Why you should create — even though there’s already far too much in the world already.

Six years ago, when Medium was first starting out, it was invite-only and was created by one of the founder’s of Twitter to simply publish thoughts longer than the then-limit of 140 characters. Oh, how so much has changed — and so quickly.

Medium has now grown into momentous platform that allows anybody to share their story freely and easily. The growth in such a small amount of time is absurd — but Medium is just the tip of the social media revolution iceberg.

Twitter itself was founded eleven years ago. If we go back further, to thirteen years ago, YouTube was founded. A year before that, Facebook. This was coupled with the exponential development of hardware, which now allows anybody to utilize these platforms within seconds from the palm of their hand.

I’m going to be 22-years-old in a month, and I’m not joking when I tell you that I cannot remember what life was like before these platforms, and the Internet as a whole existed. And yet, it fundamentally didn’t exist before I was born. This is a fantastic revolution for the people, isn’t it?

Anybody can be an artist — but that’s an outdated saying. Nowadays, anybody can be a creative, anybody can be an influencer. There is an exciting freedom that comes from this, but there are also unforeseen consequences.

It is too easy to latch onto the cynical views often held by an aging population who confront the digital revolution with confusion and hostility. It is also too easy to become despondent with the apathy and nihilism often held by a younger population towards the system at large.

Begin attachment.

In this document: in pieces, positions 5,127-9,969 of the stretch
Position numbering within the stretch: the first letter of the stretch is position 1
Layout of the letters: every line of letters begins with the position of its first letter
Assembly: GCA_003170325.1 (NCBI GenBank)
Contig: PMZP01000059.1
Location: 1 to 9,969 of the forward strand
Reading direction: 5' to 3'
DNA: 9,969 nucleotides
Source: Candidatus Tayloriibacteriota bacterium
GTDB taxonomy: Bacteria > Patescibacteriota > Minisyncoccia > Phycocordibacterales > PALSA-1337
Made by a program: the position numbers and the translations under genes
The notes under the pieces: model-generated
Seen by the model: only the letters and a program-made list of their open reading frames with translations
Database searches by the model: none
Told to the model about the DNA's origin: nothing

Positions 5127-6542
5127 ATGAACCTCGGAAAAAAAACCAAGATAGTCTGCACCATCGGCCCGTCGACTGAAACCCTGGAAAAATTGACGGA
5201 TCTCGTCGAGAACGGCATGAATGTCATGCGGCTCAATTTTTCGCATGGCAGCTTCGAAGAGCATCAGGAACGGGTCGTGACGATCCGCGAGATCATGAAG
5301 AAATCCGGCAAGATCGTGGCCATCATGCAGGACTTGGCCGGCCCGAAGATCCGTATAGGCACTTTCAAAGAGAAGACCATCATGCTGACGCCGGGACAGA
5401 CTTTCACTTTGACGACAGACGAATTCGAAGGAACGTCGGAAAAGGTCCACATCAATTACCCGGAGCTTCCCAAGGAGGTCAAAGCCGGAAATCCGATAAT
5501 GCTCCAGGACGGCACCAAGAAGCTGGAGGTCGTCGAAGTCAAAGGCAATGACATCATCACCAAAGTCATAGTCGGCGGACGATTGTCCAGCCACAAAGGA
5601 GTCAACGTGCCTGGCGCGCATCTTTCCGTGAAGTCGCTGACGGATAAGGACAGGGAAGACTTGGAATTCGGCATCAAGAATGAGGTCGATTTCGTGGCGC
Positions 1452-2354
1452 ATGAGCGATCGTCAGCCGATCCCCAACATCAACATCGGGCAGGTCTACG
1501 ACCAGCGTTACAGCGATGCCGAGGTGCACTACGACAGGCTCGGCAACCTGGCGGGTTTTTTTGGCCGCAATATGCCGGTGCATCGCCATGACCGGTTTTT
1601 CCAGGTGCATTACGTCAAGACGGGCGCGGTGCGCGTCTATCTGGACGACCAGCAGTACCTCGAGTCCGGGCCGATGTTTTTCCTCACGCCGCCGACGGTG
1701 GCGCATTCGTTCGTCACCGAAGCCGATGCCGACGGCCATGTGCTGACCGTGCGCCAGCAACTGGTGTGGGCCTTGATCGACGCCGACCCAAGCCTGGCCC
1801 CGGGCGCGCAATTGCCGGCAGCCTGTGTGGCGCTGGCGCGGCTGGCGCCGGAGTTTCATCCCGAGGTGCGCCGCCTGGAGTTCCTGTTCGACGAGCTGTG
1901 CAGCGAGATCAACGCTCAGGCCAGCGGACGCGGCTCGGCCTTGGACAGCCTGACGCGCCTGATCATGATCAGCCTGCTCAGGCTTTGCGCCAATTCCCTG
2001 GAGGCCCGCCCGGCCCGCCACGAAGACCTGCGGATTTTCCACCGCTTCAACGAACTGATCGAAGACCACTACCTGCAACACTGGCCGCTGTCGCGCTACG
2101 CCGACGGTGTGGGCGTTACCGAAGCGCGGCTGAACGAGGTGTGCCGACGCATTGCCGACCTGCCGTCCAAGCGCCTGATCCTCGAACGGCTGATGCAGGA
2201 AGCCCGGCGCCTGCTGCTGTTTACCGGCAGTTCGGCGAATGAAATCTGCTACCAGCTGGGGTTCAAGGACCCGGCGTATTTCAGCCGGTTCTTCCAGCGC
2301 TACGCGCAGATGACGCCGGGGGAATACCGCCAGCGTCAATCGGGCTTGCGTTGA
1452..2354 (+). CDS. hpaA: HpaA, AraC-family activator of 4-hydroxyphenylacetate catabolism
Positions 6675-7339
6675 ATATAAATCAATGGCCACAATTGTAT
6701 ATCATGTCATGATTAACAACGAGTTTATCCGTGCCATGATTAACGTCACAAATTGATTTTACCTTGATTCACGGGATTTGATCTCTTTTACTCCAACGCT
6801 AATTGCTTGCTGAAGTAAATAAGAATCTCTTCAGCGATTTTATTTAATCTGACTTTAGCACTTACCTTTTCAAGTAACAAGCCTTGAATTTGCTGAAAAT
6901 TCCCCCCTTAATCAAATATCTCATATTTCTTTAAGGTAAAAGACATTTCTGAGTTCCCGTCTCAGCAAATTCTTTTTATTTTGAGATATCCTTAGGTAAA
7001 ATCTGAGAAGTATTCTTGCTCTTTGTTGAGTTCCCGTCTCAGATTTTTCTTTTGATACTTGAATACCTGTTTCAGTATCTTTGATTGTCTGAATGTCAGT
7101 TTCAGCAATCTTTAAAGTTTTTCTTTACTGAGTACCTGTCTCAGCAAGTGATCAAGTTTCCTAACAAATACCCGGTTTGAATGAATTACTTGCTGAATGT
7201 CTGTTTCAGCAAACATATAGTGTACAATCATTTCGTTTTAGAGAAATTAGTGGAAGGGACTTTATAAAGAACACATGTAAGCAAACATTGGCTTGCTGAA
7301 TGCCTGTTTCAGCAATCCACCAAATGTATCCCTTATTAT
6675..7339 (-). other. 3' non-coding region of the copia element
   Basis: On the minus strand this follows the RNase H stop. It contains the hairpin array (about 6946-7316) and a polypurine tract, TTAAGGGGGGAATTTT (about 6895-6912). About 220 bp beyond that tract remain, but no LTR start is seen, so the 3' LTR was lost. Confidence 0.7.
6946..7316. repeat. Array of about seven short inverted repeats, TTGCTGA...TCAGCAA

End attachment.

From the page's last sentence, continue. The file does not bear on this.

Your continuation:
Both this cynicism and apathy are why I am writing this. The person with the most talent does not become the most popular or successful — you just have to know how to game the system, you just have to have a head start, right?

No. This sort of pessimism and defeatist attitude is what stops many aspiring creators before they even begin. Yes, there is an oversaturation of art, of writing, of music, of film. We could halt the creation of anything new and truly still have entertainment for decades upon decades.

This is the consequence of letting anybody freely put their thoughts out into the world without hassle. It creates a white noise of overrated marketeers, it hides the obscure and talented craftspeople.

At this point, the only thing stopping you from putting yourself out there is yourself. The enemy is the fear and self-doubt that will inevitably arise — and it’s not without warrant. You can put your blood, sweat, and tears into good work, and have it only receive a few dozen views, or a couple cents in ad revenue.

Often times, people who want to try to create will first seek the guidance of others. This is a mistake. You cannot become a creator if you’re still only consuming content, like many others.

Many people out there will claim they know the secrets of success, but will only share it with you if you subscribe to their mailing list, or buy their course on the subject matter. (Originally sold for $1,399, but since they like you so much, they’re giving you a deep discount and you’ll only have to spend $99!)

The best advice is what people have already heard time and time again: There is no better teacher than experience. You just have to go out there and do it. You definitely will suck at first. You will have to get over the fact you feel like a miserable failure.

This is why you have to create anyways, even if you don’t think what you’re creating is worth the time to make or worth the time to look at. You cannot just wait around, hoping that a unique and powerful voice will come to you. You have to develop it, slowly over time.

In all honesty, I didn’t write this essay for aspiring artists — I wrote it for myself. It’s difficult for me to find justification for writing anything at times, as though I have nothing unique to share due to my lack of knowledge or experience.

Though, the truth is that a good storyteller can make a good story out of anything, and a lot of people are looking for a good story.